If there is one thing we are lacking, it’s community. Poco a poco, we are building one. The truth is, we aren’t that far from our old community. We still visit, Vonage and Skype make constant contact affordable and fun. Friends come here to visit. Plenty of Key Westers own property here. They LOVE Costa Rica: it reminds us of Key West in the old days, only hilly.
For now, we are busy making friends with current and soon-to-be expats. We’ve already loved and lost ex-expats who returned to the states. Nutty, right? (I’m talking about them.)
The first thing you realize about expats is that they are odd. Sorry to my new expat friends… did I just insult you? Wait a minute: you’re expats. You gotta know you’re odd. Bottom line, only odd people would move lock, stock and barrel (often with young families) and set up shop in a completely different culture. Period.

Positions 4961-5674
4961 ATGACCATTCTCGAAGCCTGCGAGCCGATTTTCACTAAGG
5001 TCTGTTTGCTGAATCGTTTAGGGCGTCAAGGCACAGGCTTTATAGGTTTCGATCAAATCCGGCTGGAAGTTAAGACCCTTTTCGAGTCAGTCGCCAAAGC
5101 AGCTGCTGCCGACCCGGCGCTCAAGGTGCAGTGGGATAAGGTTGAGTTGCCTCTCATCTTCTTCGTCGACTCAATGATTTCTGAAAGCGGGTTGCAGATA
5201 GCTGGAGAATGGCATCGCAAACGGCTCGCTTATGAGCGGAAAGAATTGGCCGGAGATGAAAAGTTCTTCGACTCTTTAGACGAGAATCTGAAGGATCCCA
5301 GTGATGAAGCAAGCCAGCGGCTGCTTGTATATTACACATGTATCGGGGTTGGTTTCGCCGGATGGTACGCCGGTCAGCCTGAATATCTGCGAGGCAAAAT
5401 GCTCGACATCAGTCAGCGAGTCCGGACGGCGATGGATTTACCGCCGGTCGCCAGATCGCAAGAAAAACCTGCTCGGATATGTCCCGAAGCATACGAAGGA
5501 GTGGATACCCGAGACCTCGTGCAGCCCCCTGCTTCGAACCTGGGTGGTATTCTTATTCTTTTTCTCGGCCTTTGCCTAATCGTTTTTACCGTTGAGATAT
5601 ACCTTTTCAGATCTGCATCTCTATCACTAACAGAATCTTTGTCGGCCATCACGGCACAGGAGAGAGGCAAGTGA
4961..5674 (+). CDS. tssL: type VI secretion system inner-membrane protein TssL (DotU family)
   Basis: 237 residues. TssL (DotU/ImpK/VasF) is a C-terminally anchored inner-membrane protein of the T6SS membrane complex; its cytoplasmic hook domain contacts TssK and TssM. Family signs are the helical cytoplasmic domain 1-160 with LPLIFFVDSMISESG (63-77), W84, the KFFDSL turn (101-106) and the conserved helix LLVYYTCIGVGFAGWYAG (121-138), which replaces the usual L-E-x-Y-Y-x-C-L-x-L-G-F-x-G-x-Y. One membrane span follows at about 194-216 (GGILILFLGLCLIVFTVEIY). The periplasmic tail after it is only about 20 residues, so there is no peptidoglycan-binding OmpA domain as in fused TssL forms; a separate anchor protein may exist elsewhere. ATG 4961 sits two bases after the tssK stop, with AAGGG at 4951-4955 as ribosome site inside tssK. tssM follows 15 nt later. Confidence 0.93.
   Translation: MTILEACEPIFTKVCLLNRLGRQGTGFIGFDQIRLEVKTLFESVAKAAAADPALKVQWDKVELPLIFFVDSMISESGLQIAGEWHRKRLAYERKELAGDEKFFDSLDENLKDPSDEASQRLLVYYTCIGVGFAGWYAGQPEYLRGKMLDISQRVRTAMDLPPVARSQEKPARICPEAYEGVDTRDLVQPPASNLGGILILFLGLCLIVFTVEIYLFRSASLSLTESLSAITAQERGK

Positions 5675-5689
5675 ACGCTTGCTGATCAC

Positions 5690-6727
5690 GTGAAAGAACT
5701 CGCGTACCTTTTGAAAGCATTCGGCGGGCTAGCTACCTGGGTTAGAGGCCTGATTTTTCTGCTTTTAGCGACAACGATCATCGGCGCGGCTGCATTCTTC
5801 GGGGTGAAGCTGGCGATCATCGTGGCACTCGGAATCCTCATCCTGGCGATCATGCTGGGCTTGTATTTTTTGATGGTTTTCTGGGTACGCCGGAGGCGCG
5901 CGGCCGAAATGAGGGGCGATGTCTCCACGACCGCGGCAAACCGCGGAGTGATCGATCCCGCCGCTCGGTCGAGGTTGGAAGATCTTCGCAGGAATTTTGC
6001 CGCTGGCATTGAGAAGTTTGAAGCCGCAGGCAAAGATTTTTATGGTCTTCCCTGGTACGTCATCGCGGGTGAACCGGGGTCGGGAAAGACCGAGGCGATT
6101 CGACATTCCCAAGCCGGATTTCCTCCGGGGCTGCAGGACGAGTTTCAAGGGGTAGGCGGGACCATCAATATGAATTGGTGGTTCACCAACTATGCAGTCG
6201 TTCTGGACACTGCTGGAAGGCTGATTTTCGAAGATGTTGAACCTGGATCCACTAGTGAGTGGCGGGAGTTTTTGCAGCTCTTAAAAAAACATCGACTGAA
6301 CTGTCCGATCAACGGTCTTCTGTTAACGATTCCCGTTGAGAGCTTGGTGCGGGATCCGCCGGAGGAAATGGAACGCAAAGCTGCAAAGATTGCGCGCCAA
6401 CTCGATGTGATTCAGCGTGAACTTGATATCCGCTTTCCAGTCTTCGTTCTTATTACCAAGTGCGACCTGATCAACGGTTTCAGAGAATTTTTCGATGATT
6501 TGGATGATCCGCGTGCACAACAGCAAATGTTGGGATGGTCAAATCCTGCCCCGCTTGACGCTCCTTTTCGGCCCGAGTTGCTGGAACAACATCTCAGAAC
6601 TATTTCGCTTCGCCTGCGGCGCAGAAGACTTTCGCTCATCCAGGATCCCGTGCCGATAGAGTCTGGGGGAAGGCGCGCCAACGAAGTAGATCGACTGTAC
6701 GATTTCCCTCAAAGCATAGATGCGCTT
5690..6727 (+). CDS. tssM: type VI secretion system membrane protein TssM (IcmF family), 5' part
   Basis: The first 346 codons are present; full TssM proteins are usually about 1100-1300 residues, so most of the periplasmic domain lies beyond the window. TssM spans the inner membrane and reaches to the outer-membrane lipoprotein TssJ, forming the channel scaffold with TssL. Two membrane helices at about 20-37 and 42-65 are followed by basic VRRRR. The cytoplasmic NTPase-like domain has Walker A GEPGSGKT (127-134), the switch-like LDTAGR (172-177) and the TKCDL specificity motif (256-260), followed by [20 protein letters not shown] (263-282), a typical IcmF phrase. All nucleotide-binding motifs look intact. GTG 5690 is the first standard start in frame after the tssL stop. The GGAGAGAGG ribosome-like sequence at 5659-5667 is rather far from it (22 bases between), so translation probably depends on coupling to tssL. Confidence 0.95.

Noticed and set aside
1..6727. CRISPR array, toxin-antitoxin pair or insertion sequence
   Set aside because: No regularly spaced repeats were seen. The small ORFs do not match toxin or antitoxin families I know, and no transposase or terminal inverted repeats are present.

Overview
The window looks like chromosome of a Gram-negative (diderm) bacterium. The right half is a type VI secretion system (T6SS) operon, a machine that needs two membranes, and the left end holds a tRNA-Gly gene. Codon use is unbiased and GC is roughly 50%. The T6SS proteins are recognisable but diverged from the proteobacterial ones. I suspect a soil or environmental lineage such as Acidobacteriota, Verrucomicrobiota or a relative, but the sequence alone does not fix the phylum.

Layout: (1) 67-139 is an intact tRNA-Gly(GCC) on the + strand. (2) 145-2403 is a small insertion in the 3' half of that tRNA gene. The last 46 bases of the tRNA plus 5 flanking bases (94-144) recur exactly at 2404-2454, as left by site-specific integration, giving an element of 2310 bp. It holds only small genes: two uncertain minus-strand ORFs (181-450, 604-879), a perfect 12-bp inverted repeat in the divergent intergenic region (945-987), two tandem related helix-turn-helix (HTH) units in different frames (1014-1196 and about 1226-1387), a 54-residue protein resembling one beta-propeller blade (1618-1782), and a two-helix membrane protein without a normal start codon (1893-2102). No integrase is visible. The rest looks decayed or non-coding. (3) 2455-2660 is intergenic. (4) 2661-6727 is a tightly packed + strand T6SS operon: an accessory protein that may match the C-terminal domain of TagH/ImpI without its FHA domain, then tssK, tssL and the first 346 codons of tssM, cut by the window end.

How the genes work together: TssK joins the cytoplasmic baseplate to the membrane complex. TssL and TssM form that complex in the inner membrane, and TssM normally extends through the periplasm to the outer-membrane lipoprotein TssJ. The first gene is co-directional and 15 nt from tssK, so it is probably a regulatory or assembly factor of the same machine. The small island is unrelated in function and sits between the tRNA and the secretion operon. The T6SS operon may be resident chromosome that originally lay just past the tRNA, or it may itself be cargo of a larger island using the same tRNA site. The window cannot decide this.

Some expats try to warn you away from making friends with other expats because, not only are we odd, we are transient. Reputable sources estimate that 40% of expats go home after one year, two max. Mostly because coming to terms with culture shock is such a bitch. It takes a LONG TIME and you are immersed in DIFFERENT every minute of your pitiful first months of expat life. E V E R Y THING is so so SO different. Overcoming culture shock takes determination. And community.